If you’re craving cheese and on the go, these dehydrated pieces of cheese in a bite-sized shape are a delicious solution. “Clients [who are following the keto diet] miss chips and crackers,” says Dr. Weiss. “You can dip these cheese bites in guacamole for a high-fat snack.” Best of all, you don’t have to worry about refrigeration to get your cheese fix. One brand, Moon Cheese, has an “Oh My Gouda” variety that has 14 g of fat, 1 g of carbs, and 11 g of protein for 170 calories per 1-oz serving. Another, Whisps, offers an Asiago and Pepper Jack flavor with 11 g of fat, 1 g of carbs, and 12 g of protein per 150-calorie serving (about 23 crisps).
The 5 Worst Cheeses for People on the Keto Diet
Canned or Spray Cheese
The USDA’s listed macros for spray cheese — 81 calories, 6 g of fat, 2 g of carbs, and 5 g of protein per oz — could probably fit into your keto diet. The problem: It’s heavily processed cheese that isn’t really, well, cheese. “These contain a lot of stabilizers, fillers, and oils that don’t provide much nutritional benefit. All you’re doing is adding additional gunk that your body doesn’t recognize, and that can lead to inflammation,” says Wagner. Inflammation is tied to many health conditions, including cancers, infectious diseases, and autoimmune disorders, according to past research — so this type of “cheese” is one to skip.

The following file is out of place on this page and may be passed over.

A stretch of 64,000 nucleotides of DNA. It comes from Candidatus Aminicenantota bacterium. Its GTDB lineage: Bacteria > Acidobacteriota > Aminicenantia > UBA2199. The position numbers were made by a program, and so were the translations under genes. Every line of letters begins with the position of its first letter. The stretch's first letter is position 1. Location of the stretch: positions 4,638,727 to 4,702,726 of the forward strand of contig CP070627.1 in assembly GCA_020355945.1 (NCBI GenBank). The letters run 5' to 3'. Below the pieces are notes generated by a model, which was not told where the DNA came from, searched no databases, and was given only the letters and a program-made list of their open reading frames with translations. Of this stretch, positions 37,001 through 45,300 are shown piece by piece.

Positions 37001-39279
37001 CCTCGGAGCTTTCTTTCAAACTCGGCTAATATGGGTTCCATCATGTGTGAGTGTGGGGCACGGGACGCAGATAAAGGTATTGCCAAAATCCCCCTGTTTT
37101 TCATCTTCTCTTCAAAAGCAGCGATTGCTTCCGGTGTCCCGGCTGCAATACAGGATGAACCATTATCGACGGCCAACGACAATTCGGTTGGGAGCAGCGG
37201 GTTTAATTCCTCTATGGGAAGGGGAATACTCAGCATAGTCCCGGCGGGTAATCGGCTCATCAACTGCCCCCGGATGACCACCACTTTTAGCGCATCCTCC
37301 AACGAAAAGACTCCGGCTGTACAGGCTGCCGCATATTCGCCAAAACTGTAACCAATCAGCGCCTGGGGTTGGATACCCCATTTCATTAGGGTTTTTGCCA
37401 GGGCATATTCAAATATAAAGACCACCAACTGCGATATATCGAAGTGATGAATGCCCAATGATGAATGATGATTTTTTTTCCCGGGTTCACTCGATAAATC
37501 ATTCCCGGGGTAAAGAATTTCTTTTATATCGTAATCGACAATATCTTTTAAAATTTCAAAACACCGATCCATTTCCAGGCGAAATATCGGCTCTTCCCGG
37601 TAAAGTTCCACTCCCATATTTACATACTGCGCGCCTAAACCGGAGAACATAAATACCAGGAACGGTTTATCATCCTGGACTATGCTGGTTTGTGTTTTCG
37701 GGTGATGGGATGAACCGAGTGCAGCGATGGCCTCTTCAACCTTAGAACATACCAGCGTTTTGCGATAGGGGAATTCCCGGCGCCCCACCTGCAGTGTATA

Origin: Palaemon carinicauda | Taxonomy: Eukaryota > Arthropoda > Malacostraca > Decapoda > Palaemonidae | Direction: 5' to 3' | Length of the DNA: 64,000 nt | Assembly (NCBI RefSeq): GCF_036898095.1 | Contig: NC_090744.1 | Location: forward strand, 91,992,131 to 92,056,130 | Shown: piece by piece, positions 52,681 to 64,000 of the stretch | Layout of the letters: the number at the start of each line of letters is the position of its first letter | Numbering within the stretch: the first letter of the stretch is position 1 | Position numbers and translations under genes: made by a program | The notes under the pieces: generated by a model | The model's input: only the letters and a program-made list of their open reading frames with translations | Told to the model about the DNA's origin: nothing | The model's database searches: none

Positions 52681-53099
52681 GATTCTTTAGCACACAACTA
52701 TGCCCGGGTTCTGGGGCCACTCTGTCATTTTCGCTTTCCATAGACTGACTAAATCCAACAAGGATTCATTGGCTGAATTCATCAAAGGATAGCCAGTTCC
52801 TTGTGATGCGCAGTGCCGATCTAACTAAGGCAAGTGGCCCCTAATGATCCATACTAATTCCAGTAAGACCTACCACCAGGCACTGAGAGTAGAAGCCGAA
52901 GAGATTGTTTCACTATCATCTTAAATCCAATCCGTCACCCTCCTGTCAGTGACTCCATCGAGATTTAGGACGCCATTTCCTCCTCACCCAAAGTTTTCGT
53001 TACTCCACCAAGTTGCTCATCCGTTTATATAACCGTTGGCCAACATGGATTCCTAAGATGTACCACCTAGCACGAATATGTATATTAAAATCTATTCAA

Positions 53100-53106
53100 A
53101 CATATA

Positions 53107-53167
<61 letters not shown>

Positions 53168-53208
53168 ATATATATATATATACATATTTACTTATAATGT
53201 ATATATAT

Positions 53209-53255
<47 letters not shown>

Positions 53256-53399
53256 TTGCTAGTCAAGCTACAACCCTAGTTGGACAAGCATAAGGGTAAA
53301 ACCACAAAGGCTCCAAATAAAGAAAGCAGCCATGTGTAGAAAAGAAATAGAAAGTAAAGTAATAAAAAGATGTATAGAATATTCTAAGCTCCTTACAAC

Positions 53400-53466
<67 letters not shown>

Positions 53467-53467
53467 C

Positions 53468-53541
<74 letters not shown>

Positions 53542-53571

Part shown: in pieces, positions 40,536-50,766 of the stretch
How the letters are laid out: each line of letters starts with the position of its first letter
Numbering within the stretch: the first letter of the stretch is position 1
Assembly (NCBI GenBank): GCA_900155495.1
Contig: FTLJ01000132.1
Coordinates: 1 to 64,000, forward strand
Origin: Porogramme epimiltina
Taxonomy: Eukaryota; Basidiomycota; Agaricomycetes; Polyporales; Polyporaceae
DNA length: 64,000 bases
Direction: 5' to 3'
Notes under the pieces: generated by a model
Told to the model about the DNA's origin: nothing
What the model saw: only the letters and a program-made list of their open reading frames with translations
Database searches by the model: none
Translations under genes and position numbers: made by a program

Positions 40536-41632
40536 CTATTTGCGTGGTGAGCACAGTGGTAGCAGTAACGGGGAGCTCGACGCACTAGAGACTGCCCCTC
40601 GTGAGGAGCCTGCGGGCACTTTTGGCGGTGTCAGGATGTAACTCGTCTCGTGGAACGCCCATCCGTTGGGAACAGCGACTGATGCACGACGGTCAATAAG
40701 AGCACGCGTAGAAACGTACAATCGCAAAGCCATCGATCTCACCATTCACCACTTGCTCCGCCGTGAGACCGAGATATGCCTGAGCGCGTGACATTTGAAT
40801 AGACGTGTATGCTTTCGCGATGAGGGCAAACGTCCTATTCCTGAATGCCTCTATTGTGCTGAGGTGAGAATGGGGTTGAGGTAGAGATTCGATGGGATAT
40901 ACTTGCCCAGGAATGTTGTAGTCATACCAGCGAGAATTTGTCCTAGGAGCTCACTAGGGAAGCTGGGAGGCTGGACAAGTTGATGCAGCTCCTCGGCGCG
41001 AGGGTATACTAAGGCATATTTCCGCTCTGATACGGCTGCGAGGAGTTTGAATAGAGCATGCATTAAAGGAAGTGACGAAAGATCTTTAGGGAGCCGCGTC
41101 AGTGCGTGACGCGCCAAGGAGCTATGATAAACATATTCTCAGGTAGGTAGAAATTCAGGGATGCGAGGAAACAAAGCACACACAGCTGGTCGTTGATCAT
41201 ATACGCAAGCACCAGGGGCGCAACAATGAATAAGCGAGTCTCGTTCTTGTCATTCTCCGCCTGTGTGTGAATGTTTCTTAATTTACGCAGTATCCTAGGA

Just like canned or spray cheese, American cheese is often highly processed, and keto nutrition experts urge dieters to pay attention to the quality of their food — not just whether it meets their macro goals. As for those macros, the USDA notes that a slice of American cheese has 65 calories, 5 g of fat, 2 g of carbs, and 3 g of protein. Because many people on keto stick to 20 g of carbs per day, one slice may account for 10 percent of your total carb allotment. Since there are better, less-processed options available, this one’s just not worth it.
Mild Cheddar Cheese
When choosing a cheese to eat on the keto diet, consider that many cheddars are mild tasting, and you may want more than one slice to feel satisfied. Sharp varieties provide a bigger dose of flavor which may make them a better choice. Per the USDA, a ¾-ounce slice of cheddar contains 86 calories, 7 g of fat, 0.4 g of carbs, and 5 g of protein.
In small quantities, full-fat ricotta may be fine on the keto diet. But thanks to its macros, you’re not going to be able to sit down to a big bowl of it. “Ricotta is higher in carbs. While it can be a good option once in a while, you have to watch portions,” says Weiss. Per the USDA, a ½-cup serving of ricotta will contain 204 calories for a whopping 14 g of fat, 9 g of carbs, and 10 g of protein.
Cottage cheese follows the same rule as ricotta: Limit the amount you eat if you’re on a strict keto diet, says Weiss. While cottage cheese is known for its high protein content, it also contains a relatively high amount of carbs and not that much fat, making it a less-than-ideal choice for keto. A ½-cup serving of cottage cheese contains 88 calories, 2.4 g of fat, 4.5 g of carbs, and 11.6 g of protein, per the USDA.